Thursday, May 31, 2012
The Eurozone’s long quest for gold
Higher, faster, longer. With the Olympics and the European Soccer Championships, Europe will once again celebrate these superlatives, enjoying the race for the gold medal. However, when looking at the Eurozone, these superlatives remain limited to sports. The economic outlook looks rather dire and will take a lot of time before superlatives return into the economy.
There is no quick fix for the Eurozone sovereign debt crisis. Most Eurozone peripheral countries have been surfing on a debt wave during the first ten years of the monetary union. Sometimes it was a public sector debt wave (Greece), sometimes a private sector debt wave (as in Spain or Ireland). Other countries did not even experience the pleasure of surfing at all but have been suffering from increased competition from emerging markets, thereby pushing the economies into sluggish growth (Portugal and Italy). The global financial crisis has brought an abrupt end to these smaller and bigger pleasures.
The only way forward is to reform economies, deleverage public and private finances and to bring the economies on a more sustainable footing. Contrary to what some observers sometimes claim, there is no alternative to austerity measures. With ageing societies and interest rate payments often the second largest expenditure post in national budgets, the principle necessity of austerity should not be discussed. The short history of the Eurozone has actually shown that good times have hardly ever been good enough to start big-shot expenditure cuts. As consequence, fiscal austerity will have to be part of the economic game in the Eurozone in the coming years.
Of course, austerity measures push the Eurozone peripheral even further into a vicious circle of reforms, recession and reduction of debt. Double-digit unemployment rates and youth unemployment close to 50% in countries like Spain and Greece is the best illustration of how painful the so-called economic adjustment will be. But is there an alternative?
It is often said that core Eurozone countries should simply spend more, increase domestic demand or even engage in direct transfers to help peripheral countries growing again. This is easier said than done. At the current juncture, core Eurozone countries are not very likely to be able to alleviate peripheral pain as most of them also have to implement austerity measures and are not free of concerns. For example, the Netherlands still has to cope with a creeping process of deflating of a real estate bubble. France, the second largest economy of the Eurozone, will have to implement structural reforms to regain international competitiveness. Even the last economic stronghold, Germany, is facing more difficult times as export demand from both outside and inside the Eurozone has been weakening. Latest positive wage developments could quickly turn out to be a flash in the pan. Moreover, as Germany is an ageing society, the hope for more domestic consumption and less savings could easily fall on deaf ears.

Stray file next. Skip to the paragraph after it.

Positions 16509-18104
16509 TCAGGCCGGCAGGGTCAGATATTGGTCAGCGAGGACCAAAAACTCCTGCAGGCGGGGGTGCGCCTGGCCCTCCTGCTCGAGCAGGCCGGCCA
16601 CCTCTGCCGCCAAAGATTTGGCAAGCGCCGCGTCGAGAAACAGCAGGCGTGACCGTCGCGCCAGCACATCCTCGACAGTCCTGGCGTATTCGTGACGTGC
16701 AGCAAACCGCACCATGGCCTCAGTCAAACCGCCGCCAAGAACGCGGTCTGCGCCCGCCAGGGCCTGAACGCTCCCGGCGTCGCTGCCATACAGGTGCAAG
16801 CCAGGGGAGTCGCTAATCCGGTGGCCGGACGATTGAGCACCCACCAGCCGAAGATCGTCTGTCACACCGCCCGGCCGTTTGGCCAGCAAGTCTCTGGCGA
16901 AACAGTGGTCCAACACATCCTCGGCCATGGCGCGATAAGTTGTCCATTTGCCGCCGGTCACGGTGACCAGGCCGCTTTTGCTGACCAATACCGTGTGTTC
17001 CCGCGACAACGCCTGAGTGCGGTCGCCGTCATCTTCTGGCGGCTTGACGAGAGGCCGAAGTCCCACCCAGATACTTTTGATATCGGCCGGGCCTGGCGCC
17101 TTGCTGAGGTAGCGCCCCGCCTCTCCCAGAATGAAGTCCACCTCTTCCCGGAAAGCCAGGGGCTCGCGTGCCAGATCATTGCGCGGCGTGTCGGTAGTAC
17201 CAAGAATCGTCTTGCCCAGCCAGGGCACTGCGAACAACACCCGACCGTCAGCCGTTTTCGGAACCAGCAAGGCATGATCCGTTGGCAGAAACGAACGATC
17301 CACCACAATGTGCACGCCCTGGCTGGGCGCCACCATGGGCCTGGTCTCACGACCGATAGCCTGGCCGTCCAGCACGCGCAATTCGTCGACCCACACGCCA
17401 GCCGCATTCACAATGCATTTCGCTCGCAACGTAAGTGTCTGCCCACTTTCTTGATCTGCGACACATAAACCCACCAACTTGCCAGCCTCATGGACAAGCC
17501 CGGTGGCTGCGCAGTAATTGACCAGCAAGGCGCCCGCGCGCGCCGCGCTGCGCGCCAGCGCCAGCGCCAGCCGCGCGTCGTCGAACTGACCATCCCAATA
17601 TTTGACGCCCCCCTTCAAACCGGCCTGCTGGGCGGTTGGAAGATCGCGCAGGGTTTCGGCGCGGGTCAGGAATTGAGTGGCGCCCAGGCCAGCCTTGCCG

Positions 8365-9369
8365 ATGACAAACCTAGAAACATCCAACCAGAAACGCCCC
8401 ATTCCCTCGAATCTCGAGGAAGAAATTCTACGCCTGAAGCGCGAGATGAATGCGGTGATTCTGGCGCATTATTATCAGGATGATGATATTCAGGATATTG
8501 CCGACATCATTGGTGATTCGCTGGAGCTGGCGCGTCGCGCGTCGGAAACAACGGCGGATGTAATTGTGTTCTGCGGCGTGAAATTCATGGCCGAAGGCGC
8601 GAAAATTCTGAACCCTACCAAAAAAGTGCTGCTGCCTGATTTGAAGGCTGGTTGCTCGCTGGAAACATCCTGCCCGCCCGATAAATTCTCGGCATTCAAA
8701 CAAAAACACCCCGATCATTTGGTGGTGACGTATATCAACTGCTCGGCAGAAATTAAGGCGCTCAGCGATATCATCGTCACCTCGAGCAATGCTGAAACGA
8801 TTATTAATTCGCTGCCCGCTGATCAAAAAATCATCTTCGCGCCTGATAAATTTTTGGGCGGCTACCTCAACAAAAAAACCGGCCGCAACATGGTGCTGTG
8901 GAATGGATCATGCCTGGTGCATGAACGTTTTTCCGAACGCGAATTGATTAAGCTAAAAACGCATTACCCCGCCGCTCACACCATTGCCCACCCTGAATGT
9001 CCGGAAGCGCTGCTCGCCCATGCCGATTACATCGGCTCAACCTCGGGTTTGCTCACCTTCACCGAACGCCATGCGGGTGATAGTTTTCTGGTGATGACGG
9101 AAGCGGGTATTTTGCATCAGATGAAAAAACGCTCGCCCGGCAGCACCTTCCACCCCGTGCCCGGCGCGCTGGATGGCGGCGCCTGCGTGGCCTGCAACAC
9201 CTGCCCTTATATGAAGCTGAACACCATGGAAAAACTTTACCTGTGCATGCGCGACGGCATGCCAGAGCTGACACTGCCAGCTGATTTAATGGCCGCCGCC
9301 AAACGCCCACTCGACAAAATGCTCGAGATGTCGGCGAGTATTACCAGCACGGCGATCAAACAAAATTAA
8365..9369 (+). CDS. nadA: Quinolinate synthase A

With such a bleak outlook for the Eurozone, the quest for growth has become increasingly popular. However, even the best growth compact can only be a supplement not a substitute for structural reforms and austerity measures. The effect of more European investment in countries with rather too many than too little investments over the last years is questionable. It would also do little to stop Spanish housing prices from dropping or unemployment from rising. Traditional Keynesian recipes might have worked in economies or sectors, which were structurally healthy (e.g. the German car scrap scheme), but their scope should be very limited when the problem is of a structural nature. Of course, the Eurozone needs growth and there is more to the crisis management than only austerity. However, a new Eurozone growth compact should only be the sweetener for the unpalatable austerity and reform medicine not an entirely new crisis treatment.
Whatever the Eurozone will try, there is no silver bullet to solve the current crisis. The short-term prospects for the Eurozone look anything but rosy. The Greek drama is approaching a new climax, more bailouts look probable, more debt restructurings cannot be excluded and as a result of all of this growth will continue to disappoint. Therefore, it is time to come up with a master plan for the future. The vision thing. Such a master plan could re-invent the Eurozone’s economic model, identify new sources of growth, commit to the goal of sustainable public finances, but also come up with a clear and binding roadmap towards more integration with at the end of such a process possibly a common Eurozone bank supervision, a bank resolution scheme and even Eurobonds.
All top athletes know that winning a gold medal is the result of years and years of practicing. Champions are not made overnight. If the Eurozone economy wants to compete again for a gold medal in the global race for economic top performance, it will require at least three qualities from Olympic athletes: a good plan, hardship and a lot of stamina.
This article was a guest column for Bloomberg Briefs.